Pinellas nonprofit’s financial chief got, kept job amid fraud investigation

Wendy Merson, who oversaw millions in taxpayer funding at Directions for Living, is accused of leading a fraud scheme at a previous job that ranged from kickbacks to reselling snow crab legs.
Wendy Merson is accused of scheming to defraud Windmoor Healthcare of Clearwater, where she worked as chief executive officer from 2006-2018. Merson was more recently the chief financial officer at Pinellas County nonprofit Directions for Living.
Wendy Merson is accused of scheming to defraud Windmoor Healthcare of Clearwater, where she worked as chief executive officer from 2006-2018. Merson was more recently the chief financial officer at Pinellas County nonprofit Directions for Living. [ Pinellas County Sheriff's Office ]
Published Jan. 30, 2023

A woman who oversaw the finances for a Pinellas County nonprofit that receives millions in taxpayer dollars to help people who are homeless or mentally ill is facing a charge that she defrauded her prior employer.

The nonprofit, Directions for Living, would not say what it did to vet the woman and what steps it is taking to determine if any of its public money was put at risk.

Wendy Merson, 62, served as chief financial officer for Directions for Living for about three years, according to public records. She held that job as recently as last month, when she was arrested by Pinellas Park police on a charge of scheming to defraud, a felony that carries up to 30 years in prison.

Police said those schemes took place during Merson’s tenure as chief executive officer of Windmoor Healthcare of Clearwater, a psychiatric and substance-use treatment center, and involved kickbacks, fraudulent check-cashing and the illicit purchase and resale of snow crab legs.

During her time at Directions for Living, Merson also faced a lawsuit from Windmoor’s insurance company alleging financial fraud and ultimately agreed to pay a half-million dollars.

The criminal fraud investigation began in 2018, at least a year before Merson was hired at Directions for Living, a Pinellas Park police spokesperson said.

Directions for Living spokesperson Summer Gray said last week that Merson isn’t currently employed by the nonprofit. The Tampa Bay Times followed up with questions about how the nonprofit vetted Merson prior to her hiring, whether it knew about the civil suit during the course of her work there and whether it had taken any steps in the wake of her arrest to ensure that the money under her purview was used appropriately.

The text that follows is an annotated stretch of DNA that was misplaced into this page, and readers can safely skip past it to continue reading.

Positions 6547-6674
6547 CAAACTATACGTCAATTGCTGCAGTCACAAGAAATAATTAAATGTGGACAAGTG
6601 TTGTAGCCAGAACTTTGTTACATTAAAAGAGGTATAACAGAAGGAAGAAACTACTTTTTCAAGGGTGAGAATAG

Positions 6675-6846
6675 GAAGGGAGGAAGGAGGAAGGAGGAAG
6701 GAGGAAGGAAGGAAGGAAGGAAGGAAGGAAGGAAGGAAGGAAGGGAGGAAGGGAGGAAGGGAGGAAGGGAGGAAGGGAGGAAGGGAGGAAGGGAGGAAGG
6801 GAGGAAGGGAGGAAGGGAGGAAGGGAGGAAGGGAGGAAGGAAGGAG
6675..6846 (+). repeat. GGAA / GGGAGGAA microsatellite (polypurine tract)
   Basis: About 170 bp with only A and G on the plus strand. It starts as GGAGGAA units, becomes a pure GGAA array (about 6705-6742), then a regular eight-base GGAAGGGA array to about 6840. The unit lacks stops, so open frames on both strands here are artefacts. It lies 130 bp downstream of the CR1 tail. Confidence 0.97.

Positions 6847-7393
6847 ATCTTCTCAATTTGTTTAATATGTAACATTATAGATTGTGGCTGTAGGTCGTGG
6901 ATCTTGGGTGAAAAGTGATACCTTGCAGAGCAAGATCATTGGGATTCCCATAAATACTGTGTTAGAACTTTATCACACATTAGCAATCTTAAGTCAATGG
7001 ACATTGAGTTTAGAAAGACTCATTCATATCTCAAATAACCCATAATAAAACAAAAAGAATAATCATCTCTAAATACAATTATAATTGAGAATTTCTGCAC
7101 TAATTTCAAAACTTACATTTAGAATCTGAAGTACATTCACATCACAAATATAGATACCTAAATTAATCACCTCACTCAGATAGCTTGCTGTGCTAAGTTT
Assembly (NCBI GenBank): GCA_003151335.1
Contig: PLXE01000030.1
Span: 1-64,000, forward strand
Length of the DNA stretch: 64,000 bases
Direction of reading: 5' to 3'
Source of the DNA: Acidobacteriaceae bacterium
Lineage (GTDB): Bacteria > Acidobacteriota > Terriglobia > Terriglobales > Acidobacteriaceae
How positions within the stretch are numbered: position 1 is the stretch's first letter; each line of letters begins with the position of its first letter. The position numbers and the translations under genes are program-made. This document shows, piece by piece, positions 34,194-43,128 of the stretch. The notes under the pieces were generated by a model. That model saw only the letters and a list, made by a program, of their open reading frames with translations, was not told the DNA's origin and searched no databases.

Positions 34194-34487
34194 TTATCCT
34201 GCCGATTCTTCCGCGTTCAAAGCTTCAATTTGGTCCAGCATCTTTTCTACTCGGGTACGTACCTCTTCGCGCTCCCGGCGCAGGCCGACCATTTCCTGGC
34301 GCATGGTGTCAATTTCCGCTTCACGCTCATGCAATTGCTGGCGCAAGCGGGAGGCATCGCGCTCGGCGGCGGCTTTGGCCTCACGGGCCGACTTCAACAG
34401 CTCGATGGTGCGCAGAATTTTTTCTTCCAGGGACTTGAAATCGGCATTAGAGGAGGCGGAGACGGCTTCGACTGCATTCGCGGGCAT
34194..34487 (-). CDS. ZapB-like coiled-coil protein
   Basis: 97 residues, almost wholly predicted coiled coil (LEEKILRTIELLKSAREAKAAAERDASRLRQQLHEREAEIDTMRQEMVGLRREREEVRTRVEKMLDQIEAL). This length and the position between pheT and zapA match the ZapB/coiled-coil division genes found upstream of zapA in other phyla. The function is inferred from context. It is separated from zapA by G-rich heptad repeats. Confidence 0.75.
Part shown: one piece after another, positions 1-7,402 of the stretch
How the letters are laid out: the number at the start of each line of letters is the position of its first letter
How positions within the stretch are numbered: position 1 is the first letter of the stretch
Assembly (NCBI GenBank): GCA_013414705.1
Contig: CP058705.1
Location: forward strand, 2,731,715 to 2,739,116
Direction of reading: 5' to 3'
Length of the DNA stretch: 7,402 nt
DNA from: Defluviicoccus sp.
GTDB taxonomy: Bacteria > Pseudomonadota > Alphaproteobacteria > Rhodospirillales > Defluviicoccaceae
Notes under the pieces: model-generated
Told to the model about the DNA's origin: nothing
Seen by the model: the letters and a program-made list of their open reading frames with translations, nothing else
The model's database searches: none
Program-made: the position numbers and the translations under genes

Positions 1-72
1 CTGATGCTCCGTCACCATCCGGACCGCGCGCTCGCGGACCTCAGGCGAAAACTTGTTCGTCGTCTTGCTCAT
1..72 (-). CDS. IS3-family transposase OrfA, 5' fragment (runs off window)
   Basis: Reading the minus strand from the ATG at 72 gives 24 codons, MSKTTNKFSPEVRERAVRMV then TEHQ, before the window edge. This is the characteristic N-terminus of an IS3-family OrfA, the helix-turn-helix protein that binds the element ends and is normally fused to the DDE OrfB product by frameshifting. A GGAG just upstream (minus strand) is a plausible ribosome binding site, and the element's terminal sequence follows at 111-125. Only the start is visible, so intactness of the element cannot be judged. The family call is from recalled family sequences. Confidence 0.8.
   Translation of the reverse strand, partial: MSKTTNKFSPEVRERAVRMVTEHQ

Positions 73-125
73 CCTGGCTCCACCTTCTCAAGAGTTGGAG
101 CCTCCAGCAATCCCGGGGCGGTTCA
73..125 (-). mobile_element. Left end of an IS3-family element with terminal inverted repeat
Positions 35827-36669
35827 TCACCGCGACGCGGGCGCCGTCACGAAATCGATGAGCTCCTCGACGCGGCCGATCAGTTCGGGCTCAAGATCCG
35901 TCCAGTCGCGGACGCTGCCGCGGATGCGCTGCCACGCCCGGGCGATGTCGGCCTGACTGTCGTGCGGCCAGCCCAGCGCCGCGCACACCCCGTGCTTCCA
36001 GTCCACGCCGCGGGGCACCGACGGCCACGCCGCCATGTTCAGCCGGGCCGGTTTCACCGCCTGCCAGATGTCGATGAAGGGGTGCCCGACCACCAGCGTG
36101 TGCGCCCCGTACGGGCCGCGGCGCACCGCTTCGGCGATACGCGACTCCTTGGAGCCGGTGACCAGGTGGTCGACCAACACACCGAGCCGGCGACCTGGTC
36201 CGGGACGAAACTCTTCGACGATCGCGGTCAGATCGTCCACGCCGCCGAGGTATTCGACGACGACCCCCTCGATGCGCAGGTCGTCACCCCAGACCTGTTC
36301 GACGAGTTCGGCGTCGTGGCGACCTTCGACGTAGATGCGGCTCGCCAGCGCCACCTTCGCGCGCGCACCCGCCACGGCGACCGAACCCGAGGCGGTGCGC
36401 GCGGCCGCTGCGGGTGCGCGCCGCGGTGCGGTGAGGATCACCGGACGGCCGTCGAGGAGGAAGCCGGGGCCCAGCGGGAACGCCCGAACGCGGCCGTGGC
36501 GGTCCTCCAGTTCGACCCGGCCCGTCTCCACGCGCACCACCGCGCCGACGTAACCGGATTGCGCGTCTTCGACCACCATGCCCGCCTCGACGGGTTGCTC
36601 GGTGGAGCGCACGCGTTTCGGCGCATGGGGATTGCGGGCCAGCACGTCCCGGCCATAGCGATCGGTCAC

Gray said in an email that the organization wouldn’t comment “as it is a distraction from our mission.”

“It is the opinion of our legal counsel that these questions are potentially being asked in an attempt to negatively associate Directions for Living with a story unrelated to our organization,” Gray wrote.

The criminal case against Merson did not appear in court or jail records until her arrest last month, but a police spokesperson said the investigation began at the behest of Windmoor. Windmoor did not respond to requests for comment by phone and email.

Merson’s attorney, Luke Lirot, said the criminal charges came as a surprise. The terms of the settlement Merson reached with Windmoor’s insurance company in 2021 should preclude criminal charges, he said. Though it’s not uncommon for a civil case to follow a criminal one, he said he’d never seen it the other way around in his four decades practicing law.

“To arrest somebody a couple of days before Christmas on a case they thought was resolved for many, many, many months was shocking,” he said.

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Merson’s arrest report offers few details about the allegations against her. Records in the civil case, filed in 2020, detail a timeline of alleged fraud after Merson became Windmoor’s chief executive in 2006.

The trouble, the lawsuit alleged, began in 2012 with kitchen renovations at Windmoor. Unable to prepare meals for residents, Merson had the hospital order meals from a catering company owned in part by a former Windmoor executive; Merson, according to the suit, also had a stake in the company.